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The Tigers Hall of Fame | Six of the best

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The list of inaugural inductees to the Leicester Tigers Hall of Fame is now complete, with six men who have made a huge contribution to the club’s 140-year history on and off the field.

Over the past six weeks, the Tigers website has profiled each of these six great men.

They account for a combined 1,700 first-team appearances and 160-plus years of service to the Tigers and, between them, they have filled almost every senior position at the club.

But more than the games, the finals and the medals, they are the men who have helped to make the Tigers, from unpaid administrators of the amateur era to visionary coaches and world-class players, they have helped to make the club what it is.

Some were at the peak before many of today’s supporters were born, but their legend lives on in the part they played in the club’s 140-year history.

The inaugural inductees are:

Martin Johnson

A giant of the game in all senses, the second-rower spent his entire professional club career at Tigers, winning every prize in rugby, on his way to becoming England’s only Rugby World Cup-winning captain and twice leader of the Lions.

David Matthews

“The legends’ legend”, “the heart and soul of the club” and “the greatest of Tigers” are all descriptions attached to the club’s record appearance holder in recognition of a 65-year association with Welford Road as player, captain, coach, president, director and life member.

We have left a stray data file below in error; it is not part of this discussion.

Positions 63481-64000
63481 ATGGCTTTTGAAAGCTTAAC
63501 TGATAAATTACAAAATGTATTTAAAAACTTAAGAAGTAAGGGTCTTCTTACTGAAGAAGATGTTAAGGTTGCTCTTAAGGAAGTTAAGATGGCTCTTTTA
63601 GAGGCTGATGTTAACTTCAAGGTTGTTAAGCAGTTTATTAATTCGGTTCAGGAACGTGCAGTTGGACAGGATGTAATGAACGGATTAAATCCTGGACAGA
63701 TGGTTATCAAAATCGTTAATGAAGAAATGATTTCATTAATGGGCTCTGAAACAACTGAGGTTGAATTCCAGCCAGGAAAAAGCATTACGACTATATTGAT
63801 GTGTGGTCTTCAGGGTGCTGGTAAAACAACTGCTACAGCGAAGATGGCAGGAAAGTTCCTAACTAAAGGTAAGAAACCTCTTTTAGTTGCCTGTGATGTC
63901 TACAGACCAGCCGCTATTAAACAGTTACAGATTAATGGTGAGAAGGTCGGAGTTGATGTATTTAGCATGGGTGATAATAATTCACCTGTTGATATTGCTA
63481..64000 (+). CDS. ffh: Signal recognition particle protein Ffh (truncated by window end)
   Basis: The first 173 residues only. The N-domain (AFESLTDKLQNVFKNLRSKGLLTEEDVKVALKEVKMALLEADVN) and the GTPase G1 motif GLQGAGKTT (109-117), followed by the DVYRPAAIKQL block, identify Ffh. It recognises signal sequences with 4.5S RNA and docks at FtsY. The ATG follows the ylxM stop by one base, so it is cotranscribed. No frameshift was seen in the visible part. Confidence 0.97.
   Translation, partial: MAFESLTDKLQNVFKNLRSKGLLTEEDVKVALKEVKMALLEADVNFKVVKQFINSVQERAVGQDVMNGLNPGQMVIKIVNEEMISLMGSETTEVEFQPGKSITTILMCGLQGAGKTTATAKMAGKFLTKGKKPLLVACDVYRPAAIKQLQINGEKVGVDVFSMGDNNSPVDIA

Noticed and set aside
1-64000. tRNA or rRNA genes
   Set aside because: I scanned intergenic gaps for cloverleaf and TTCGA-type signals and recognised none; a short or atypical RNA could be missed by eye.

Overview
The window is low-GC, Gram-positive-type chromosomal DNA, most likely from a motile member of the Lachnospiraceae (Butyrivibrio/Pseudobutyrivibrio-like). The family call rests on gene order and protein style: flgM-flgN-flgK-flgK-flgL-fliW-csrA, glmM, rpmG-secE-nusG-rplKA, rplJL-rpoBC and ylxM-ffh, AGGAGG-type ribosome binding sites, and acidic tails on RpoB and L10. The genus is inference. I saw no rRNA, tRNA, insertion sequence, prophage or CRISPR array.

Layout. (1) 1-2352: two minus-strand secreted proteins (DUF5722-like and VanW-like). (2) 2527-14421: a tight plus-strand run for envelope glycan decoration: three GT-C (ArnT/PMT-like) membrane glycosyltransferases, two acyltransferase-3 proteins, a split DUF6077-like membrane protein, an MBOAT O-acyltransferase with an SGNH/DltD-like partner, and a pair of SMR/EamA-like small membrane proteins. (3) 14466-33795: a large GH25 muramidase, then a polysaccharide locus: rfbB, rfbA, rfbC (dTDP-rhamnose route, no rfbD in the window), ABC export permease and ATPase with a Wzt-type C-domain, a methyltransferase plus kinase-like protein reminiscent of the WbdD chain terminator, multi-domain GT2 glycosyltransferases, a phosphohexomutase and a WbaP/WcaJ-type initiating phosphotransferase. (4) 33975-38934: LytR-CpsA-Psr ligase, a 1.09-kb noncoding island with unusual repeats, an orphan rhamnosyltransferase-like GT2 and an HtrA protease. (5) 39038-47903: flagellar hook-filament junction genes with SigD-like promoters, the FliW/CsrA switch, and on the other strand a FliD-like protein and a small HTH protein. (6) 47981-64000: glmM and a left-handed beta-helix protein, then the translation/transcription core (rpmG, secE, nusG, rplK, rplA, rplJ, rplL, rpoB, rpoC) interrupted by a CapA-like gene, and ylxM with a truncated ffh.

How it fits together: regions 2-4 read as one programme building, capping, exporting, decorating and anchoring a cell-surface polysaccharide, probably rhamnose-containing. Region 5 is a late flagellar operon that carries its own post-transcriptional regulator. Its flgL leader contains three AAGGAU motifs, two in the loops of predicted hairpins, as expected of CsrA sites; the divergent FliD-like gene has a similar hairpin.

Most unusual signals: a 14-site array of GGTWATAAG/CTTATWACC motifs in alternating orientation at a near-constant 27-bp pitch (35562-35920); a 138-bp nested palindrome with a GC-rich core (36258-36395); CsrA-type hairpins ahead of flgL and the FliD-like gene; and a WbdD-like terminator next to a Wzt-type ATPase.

Dean Richards

Legends are born and made at Welford Road, and few are bigger than the talismanic back-rower in more than 300 games in club colours and as a standout performer with England and the Lions.

Tudor Thomas

Although he did not make a playing appearance for the club, the Welshman was an extremely popular figure with players, officials and supporters alike and a central figure in the team behind the scenes, giving stalwart service while expecting no reward in return.

Peter Wheeler

A world-class player before becoming the Tigers’ first chief executive at the dawn of the professional game and President of the RFU in a Rugby World Cup year, the captain of the treble-winning team of the 1970s/80s, the former hooker is rightly regarded as rugby aristocracy on and off the field.

Chalkie White

“Generally regarded as the best coach England never had,” says the Tigers History Book of the former scrum-half who became the visionary force behind a team that irrevocably put the club on the map.

Coming soon: New section of the club website dedicated to the Hall of Fame and its members.